Recently, I received an email from a fellow activist that included the new petition to get a personhood initiative back on the ballot. This wasn't news to me. Those of us who worked to defeat Initiative 26 in 2011 knew more than a year ago that Personhood Mississippi was planning a new petition drive.
As I sat looking at my computer screen and read Initiative Measure No. 41 ("The right to life begins at conception. All human beings at every stage of development are unique, created in the image of God, and shall enjoy the inalienable right to life as persons under the law."), I couldn't help thinking that those behind it really believe Mississippians who voted against Initiative 26 were just confused.
They may have a point but not in the way they think.
Mississippi does need more education around reproductive health. Most of us fighting "personhood round one" found that many people didn't have a good grasp on how reproduction and birth control work. Without that basic understanding, it was hard for them to understand how personhood could threaten anything other than abortion. But this is a new day: Mississippians know better now, and for those who don't, plenty of us are ready to inform them.
The truth is that Initiative 41 is nothing new. The petition's writers took out words they believe scare people—like cloning. They want us to think this version will only affect abortion-care access and not IVF or hormonal birth control—but it will. They don't want us to understand that giving an embryo the same rights as a woman takes all kinds of pregnancy options away from childbearing women.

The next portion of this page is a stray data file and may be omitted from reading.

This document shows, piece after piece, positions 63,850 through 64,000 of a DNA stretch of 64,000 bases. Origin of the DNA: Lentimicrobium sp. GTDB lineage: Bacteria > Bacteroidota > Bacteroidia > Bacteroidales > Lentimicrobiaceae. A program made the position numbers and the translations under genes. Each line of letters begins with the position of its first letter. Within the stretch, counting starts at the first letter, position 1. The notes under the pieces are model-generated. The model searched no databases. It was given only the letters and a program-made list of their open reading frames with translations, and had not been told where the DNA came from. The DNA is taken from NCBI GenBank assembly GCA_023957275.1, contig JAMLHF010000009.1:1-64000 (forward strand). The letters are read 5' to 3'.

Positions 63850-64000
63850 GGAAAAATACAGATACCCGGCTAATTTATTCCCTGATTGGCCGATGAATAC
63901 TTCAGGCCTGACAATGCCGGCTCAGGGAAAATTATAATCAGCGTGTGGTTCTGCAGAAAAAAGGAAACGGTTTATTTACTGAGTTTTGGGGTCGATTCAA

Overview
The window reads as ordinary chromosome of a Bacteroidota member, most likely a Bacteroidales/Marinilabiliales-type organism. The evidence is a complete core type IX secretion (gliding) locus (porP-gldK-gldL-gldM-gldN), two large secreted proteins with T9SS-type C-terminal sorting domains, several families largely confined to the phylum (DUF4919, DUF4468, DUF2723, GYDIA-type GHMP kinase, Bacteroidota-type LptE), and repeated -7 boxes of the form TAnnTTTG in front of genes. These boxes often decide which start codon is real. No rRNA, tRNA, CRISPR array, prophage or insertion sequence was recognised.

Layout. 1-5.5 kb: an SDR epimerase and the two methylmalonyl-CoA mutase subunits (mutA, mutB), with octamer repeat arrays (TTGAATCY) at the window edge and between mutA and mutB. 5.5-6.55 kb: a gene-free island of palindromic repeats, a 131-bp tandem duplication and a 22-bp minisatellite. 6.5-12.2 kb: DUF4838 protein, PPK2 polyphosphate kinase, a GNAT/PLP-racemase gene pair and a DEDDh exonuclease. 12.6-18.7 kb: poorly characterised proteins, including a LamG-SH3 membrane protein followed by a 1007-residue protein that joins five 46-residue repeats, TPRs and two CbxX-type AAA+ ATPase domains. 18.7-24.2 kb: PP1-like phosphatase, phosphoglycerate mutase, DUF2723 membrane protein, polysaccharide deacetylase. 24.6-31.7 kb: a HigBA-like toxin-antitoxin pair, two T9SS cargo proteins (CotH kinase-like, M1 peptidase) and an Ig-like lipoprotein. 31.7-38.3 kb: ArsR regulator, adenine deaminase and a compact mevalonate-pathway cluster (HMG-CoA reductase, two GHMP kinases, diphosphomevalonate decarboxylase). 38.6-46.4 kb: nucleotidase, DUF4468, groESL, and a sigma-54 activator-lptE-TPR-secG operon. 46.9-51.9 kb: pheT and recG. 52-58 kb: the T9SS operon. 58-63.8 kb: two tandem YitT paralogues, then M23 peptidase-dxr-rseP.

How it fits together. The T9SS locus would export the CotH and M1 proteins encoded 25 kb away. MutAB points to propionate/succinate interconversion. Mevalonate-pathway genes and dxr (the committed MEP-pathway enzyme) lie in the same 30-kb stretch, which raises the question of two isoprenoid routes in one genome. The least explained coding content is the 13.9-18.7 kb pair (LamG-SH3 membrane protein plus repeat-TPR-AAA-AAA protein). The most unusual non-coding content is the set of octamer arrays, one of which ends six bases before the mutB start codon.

The impact personhood could have on women's birthing options is what people have talked about the least. If your fetus is legally a person with rights equal to yours, your doctor can accuse you of endangering a child for not having the caesarean section they recommend, for not following their advice for testing and ultrasounds, for wanting to give birth at home, for using a midwife who isn't a nurse, or numerous actions that some doctors deem dangerous, such as taking medication while pregnant.
Personhood USA and Personhood Mississippi should know that just because they changed the wording—and put a woman out front—it doesn't mean Mississippians have stopped paying attention to their message. That message hasn't changed, and neither has the opposition.